Trump: After Devastating Fire, Great Bells of Notre Dame Will Ring Again, ‘Giving Glory to God’

TOPSHOT - Smoke billows as flames burn through the roof of the Notre-Dame de Paris Cathedral on April 15, 2019, in the French capital Paris. - A huge fire swept through the roof of the famed Notre-Dame Cathedral in central Paris on April 15, 2019, sending flames and huge clouds …
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President Donald Trump has expressed his faith in the reconstruction effort now underway in Paris to revive the Notre Dame cathedral, stating its completion would give “glory to God” and fill millions of people “with wonder and awe”.

The comments came during President Trump’s keynote speech at the World Economic Forum’s annual meeting in Davos, Switzerland Tuesday. Following wide-ranging remarks on the strengths of the U.S. economy under his leadership, rising employment, and spreading global trade, the President moved to how the world should work to strengthen civilisation itself.

Referring to Notre Dame in Paris, which lost much of its medieval roof and spire in a massive fire last year and is now the focus of a massive rebuilding effort attracting expertise and donations from across the globe, President Trump said the cathedral “continues to hold such a grip on our hearts and our souls that even 800 years after its construction, when the Cathedral of Notre Dame was engulfed in flames last year — such a sad sight to watch, an unbelievable sight especially for those of us that considered it one of the great monuments and representing so many different things — the whole world grieved.”

Acknowledging the important impact great architecture has on uplifting humanity, the President continued:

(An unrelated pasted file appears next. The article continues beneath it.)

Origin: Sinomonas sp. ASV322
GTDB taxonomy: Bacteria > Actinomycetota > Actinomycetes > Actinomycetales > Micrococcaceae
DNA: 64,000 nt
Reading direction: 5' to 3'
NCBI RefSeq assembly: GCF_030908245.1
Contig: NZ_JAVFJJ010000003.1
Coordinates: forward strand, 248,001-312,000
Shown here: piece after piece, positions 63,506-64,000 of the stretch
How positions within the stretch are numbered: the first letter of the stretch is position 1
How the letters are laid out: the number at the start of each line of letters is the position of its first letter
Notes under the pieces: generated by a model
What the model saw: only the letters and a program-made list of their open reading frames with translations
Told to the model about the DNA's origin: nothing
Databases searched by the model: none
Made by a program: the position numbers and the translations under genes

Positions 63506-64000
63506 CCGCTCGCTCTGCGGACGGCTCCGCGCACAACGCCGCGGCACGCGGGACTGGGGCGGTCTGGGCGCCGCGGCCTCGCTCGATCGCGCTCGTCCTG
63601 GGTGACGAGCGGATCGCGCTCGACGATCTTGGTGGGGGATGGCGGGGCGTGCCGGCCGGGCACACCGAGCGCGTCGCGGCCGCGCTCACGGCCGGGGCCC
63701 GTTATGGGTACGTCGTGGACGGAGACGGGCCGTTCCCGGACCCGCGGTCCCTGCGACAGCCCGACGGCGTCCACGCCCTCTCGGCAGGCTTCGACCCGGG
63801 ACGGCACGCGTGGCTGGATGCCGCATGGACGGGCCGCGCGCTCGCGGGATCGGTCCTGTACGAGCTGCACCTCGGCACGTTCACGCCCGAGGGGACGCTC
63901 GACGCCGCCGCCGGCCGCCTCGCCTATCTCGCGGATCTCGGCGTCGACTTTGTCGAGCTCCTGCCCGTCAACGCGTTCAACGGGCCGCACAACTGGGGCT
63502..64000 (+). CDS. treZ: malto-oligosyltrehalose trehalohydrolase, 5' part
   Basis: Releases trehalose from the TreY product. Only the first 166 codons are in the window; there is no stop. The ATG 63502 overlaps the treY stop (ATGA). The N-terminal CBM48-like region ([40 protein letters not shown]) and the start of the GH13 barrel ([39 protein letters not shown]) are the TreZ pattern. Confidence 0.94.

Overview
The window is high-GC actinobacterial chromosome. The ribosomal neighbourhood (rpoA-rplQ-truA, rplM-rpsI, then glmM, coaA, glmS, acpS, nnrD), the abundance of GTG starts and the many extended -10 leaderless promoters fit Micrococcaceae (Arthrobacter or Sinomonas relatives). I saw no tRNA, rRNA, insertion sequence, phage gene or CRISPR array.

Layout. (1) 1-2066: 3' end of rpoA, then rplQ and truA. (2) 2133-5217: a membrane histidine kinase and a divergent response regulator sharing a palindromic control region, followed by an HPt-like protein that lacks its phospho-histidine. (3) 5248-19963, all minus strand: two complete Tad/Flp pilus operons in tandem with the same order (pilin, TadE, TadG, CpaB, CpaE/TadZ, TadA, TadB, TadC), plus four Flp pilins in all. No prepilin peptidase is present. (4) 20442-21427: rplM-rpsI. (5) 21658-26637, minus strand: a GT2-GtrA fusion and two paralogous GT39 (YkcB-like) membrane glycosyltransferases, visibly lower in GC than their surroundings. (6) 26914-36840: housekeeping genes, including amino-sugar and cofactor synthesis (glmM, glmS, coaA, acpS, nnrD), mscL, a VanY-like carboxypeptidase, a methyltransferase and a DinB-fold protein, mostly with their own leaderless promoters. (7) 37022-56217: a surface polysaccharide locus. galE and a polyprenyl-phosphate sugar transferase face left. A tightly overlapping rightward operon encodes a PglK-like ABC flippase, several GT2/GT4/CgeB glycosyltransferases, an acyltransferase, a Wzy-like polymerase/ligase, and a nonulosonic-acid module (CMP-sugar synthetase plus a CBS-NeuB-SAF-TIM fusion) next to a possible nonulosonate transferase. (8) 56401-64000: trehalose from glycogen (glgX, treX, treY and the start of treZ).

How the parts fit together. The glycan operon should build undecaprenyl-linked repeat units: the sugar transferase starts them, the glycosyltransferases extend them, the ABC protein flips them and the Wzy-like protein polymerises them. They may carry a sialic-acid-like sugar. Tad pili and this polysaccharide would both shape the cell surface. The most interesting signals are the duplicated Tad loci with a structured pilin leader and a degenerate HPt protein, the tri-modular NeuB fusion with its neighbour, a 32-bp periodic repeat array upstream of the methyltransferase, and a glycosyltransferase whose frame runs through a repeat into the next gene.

Though her sanctuary now stands scorched and charred, a sight that’s hard to believe… but we know that Nore Dame will be restored magnificently. The great bells will once again ring out for all to hear.

Giving glory to God and filling millions with wonder and awe. The cathedrals of Europe inspire us to pursue big dreams, daring adventures, and unbridled ambitions. They urge us to consider not only what we build today, but also will endure long after we are gone. They testify to the power of ordinary people to realise extraordinary achievements when united by a grand and noble purpose.

While praising the march of technology and science to better the lives of ordinary people, the also President made remarks which were unashamedly pro-Traditionalism, a massive departure from the usual perspective of global leaders which often ignores the difficult to commodify impact of art, beauty, and faith. In a rallying call to drive civilisation onwards, the President said:

So together, we must go forward with confidence, determination and vision. We must not be timid, or meek, or fearful. But instead, we must boldly seize the day and embrace the moment… we will draw strength from the glories of the past and we will make greatness our common mission for the future. Together we will make our nations stronger, our countries safer, our culture richer, our people freeer, and our world more beautiful than ever before.

While the remarks are a ringing endorsement for a rebuilding of Notre Dame that is recognisable and uplifting to ordinary people, these may jar with the vision of French President Emmanuel Macron and modernist architects who are agitating for a plate-glass reconstruction to capture the “spirit of the time”.

Which way the rebuild will go is a matter of ongoing debate within France and it is not yet clear which side will win out. Breitbart London reported in May 2019 that the French senate, which is more conservative than the French executive, voted against the “inventive” plate-glass plans and sought to block a modernist design. Paris Mayor Anne Hidalgo, on the other hand, is leading those calling for an “identical” reconstruction.

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